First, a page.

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The construction industry often relies on scaffolding and elevating platforms to perform important work above the ground. In particular, Australia’s capital cities have seen apartment buildings and tower blocks being constructed taller than ever before in recent years.

High-rise construction work is expected to experience a continued rise in activity, according to the latest report from BIS Shrapnel. The Building in Australia 2014-2029 study, released on July 21, forecast a growing demand for apartments in order to meet the housing needs of an increasing population.

Currently, Australia is facing an estimated dwelling shortfall of approximately 100,000 homes. Due to the 1.7 per cent annual population growth rate, BIS Shrapnel Associate Director Dr Kim Hawtrey expects it will be some time before this demand is met.

“Home building has been punching below its weight for about a decade, and has not kept pace with population growth for some time now,” said Dr Hawtrey.

“We estimate that it will take the next five years to eliminate the unmet demand for housing. We therefore do not see this housing shortfall closing until 2018.”

In particular, the report identifies apartments and tower blocks as a key driver to rising construction activity. As the population grows, major cities are combating urban sprawl by building up instead of out. This means that construction businesses in Sydney, Brisbane and Melbourne are likely to participate in projects that require the use of major scaffolding.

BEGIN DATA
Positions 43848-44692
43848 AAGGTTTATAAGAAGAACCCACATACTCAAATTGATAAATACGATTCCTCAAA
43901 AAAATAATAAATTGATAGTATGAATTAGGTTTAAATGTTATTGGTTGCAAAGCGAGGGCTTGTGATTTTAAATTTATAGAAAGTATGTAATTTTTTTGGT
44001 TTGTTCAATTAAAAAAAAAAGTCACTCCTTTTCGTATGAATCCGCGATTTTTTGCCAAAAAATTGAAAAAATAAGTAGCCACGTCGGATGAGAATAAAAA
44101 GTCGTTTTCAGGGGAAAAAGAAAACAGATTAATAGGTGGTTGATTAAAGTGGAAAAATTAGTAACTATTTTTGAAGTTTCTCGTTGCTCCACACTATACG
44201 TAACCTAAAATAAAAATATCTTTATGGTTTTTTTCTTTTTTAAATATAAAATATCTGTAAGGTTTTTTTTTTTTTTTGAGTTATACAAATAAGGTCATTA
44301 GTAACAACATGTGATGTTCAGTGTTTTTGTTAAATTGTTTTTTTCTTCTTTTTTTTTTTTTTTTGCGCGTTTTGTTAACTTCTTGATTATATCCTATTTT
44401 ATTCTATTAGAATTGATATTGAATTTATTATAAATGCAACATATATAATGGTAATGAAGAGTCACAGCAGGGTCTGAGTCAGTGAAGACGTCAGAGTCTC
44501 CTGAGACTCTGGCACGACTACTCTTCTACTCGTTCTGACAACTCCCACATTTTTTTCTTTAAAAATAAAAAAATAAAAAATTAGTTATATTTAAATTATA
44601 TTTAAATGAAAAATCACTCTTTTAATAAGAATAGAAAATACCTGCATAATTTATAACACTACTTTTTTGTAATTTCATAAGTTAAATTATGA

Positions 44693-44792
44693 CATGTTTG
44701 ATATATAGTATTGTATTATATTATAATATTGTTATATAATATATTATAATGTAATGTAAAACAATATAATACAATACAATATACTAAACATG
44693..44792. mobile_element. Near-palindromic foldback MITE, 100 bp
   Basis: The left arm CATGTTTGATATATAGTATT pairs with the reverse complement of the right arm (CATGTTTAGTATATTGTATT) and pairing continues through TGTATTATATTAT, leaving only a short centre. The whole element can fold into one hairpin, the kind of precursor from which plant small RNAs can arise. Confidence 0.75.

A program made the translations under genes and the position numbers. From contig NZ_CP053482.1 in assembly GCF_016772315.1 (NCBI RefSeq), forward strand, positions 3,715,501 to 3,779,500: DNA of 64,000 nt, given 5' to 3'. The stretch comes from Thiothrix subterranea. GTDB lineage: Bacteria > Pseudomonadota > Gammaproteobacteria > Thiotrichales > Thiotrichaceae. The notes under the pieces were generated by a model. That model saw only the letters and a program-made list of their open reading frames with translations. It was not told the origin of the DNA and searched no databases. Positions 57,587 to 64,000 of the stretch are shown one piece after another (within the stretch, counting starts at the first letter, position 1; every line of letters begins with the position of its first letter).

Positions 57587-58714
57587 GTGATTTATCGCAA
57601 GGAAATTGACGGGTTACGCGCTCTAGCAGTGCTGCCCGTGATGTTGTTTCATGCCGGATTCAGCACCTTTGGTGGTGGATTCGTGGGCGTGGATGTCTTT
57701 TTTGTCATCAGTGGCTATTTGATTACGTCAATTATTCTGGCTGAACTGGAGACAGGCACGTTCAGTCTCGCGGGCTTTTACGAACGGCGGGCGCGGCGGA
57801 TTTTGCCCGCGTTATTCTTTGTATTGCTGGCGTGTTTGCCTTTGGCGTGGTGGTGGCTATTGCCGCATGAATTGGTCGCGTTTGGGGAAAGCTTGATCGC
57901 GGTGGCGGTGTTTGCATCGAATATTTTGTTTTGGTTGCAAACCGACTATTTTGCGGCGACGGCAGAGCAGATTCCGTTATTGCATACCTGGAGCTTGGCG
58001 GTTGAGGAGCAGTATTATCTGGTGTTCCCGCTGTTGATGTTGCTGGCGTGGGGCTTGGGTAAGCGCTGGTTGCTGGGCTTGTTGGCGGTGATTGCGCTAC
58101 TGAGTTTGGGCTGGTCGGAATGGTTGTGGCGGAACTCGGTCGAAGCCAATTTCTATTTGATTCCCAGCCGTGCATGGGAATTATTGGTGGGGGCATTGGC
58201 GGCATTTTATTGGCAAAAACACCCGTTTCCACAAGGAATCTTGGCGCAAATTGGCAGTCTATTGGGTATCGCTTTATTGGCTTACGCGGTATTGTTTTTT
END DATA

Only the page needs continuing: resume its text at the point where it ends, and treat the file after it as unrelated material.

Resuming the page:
“In the next two years we’ll also see the recent emphasis on high-rise units continue. Currently two high-rise apartments are being built for every five detached houses, which is double the historical rate of one apartment for every five houses built,” Dr Hawtrey explained.

When working above ground, there are many considerations that need to be made in order to protect the health and safety of workers and the public. This includes engaging qualified scaffolding installers and accessing working at heights training for all relevant employees.

Work health and safety on scaffolding

Undertaking any tasks above the ground can put workers at risk due to the fall hazards. Once an individual is more than two metres off the ground, their chances of serious injury or even death are significantly increased.

Fortunately, properly installed and maintained scaffolding can help minimise the risk of falling, due to industry regulations that these structures must comply with. Additionally, any worker who may be required to climb on and perform tasks involving scaffolding should be offered working at heights training as well as comply with dangerous work permits.